DS: How did Intelligent Design come about, who cooked this up?

Barbara: It's important to distinguish between the development of the ID creationists' Wedge Strategy, which I describe below, and the development of the ID movement itself. The ID movement began in the early 1980s with the publication of The Mystery of Life's Origin (MoLO 1984) by creationist chemist Charles B. Thaxton with Walter L. Bradley and Roger L. Olsen. Thaxton worked for Jon A. Buell at the Foundation for Thought and Ethics (FTE) in Texas, a religious organization that published MoLO. When FTE published MoLO, work had already begun on the book that later became Of Pandas and People, written by creationists Dean Kenyon and Percival Davis. Thaxton was the Pandas project chairman and academic editor. Thaxton called a 1988 conference, "Sources of Information Content in DNA," which attracted creationists such as Stephen C. Meyer, who later helped Discovery Institute president Bruce Chapman establish the Center for the Renewal of Science and Culture (1996). In December 1988, Thaxton decided to use the label "intelligent design" instead of creationism for his new movement. He was the ID movement's most important early figure. He and Bradley later became Discovery Institute fellows at the CRSC.

It is important to note that both Thaxton's conference and his decision to use the term "intelligent design" occurred after the 1987 Edwards ruling. In addition, as I showed during my testimony in the Kitzmiller trial, the terminology used in Pandas was changed after the Edwards v. Aguillard ruling in 1987: the term "creationism" and its cognates were changed to "intelligent design."

All of this activity marked the beginning of the post-Edwards transformation of creation science to "intelligent design." ID proponents knew they could not continue to call themselves creationists. But Kenyon, who had been an expert witness as a "creation scientist" in the Edwards case at the same time he was writing Pandas, has plainly stated that "Scientific creationism, which in its modern phase began in the early 1960s, is actually one of the intellectual antecedents of the Intelligent Design movement" (Source).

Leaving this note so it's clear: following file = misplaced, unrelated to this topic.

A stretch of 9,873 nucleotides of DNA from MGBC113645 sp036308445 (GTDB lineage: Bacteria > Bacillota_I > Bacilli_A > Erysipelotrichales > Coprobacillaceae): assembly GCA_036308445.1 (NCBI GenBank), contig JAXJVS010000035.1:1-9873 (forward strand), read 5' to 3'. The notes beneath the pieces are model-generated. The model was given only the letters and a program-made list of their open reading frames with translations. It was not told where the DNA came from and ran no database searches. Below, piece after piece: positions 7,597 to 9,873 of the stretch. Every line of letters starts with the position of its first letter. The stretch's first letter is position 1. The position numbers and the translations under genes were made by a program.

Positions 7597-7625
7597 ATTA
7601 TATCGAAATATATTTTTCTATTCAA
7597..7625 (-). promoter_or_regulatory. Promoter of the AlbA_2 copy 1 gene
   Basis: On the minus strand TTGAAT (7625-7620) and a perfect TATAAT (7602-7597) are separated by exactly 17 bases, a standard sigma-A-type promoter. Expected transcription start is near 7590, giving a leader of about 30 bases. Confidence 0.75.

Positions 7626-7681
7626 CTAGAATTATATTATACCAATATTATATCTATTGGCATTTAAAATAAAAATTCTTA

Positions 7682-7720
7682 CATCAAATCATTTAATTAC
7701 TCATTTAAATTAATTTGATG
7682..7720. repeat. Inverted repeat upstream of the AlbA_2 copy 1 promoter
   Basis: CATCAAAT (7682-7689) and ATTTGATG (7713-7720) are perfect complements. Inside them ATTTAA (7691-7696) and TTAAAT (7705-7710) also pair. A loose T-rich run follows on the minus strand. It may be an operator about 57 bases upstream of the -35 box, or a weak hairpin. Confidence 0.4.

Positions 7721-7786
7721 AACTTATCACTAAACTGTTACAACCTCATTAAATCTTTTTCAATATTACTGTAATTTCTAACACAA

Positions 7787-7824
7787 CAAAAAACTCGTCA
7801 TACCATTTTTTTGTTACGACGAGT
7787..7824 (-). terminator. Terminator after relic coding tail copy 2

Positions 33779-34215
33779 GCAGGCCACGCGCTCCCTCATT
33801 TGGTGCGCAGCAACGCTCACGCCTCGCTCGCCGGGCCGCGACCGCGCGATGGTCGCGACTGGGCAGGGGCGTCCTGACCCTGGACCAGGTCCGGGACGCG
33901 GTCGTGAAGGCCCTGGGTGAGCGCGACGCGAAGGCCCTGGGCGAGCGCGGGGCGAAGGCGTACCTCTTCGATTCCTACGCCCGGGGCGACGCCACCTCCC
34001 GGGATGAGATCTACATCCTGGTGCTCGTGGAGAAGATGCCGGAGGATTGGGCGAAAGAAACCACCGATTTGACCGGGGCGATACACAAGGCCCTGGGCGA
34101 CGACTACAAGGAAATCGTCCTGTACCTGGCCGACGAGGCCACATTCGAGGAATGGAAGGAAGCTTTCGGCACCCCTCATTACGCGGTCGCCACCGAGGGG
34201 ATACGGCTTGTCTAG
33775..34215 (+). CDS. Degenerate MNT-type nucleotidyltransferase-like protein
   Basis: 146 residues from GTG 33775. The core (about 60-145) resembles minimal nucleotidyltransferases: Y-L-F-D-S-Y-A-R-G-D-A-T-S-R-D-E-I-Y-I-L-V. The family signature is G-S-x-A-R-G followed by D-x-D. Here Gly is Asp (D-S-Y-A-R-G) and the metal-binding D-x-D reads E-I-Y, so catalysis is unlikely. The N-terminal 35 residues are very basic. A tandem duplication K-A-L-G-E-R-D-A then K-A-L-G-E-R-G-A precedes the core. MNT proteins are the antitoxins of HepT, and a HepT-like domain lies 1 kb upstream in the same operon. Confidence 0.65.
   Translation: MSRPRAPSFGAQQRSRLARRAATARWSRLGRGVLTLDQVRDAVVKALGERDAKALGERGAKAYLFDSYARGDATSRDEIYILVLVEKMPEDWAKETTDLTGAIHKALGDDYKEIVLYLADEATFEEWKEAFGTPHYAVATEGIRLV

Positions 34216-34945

In 1987, Stephen Meyer had met Phillip E. Johnson, a law professor at the University of California-Berkeley, while Johnson was on sabbatical in England and Meyer was completing his Ph.D. at Cambridge. Meyer told his fellow creationists about Johnson, who had undergone a religious conversion and decided to devote his life to crusading against evolution. After Johnson returned to the U.S., Meyer and his creationist associates united under Johnson's leadership, and Johnson developed his "Wedge Strategy." As I mentioned above, the ID movement was deliberately crafted, with Johnson as chief strategist, to avoid the constraints of the Edwards decision.

The "Wedge Strategy," Johnson's term for his plan to split open the "log of naturalism," began with Johnson's 1991 book Darwin on Trial. He rejects science's naturalistic methodology and wants to alter the definition of science to include the supernatural. He wants to reinstate in the public mind a pre-modern-- and pre-Darwinian-- understanding of science. Johnson considers his early work to be the "thin edge of the wedge," creating an opening for the work of younger ID creationists to gain entry into the science curriculum. Moreover, working with Religious Right groups such as Focus on the Family, American culture will be "renewed," i.e., returned to what ID proponents regard as its properly Christian foundation. (This reveals their agenda not only to subvert evolutionary theory, but secular constitutional democracy. See "The Wedge of Intelligent Design: Retrograde Science, Schooling, and Society," which Paul Gross and I wrote for Noretta Koertge's book, Scientific Values and Civic Virtues, Oxford University Press, 2005.)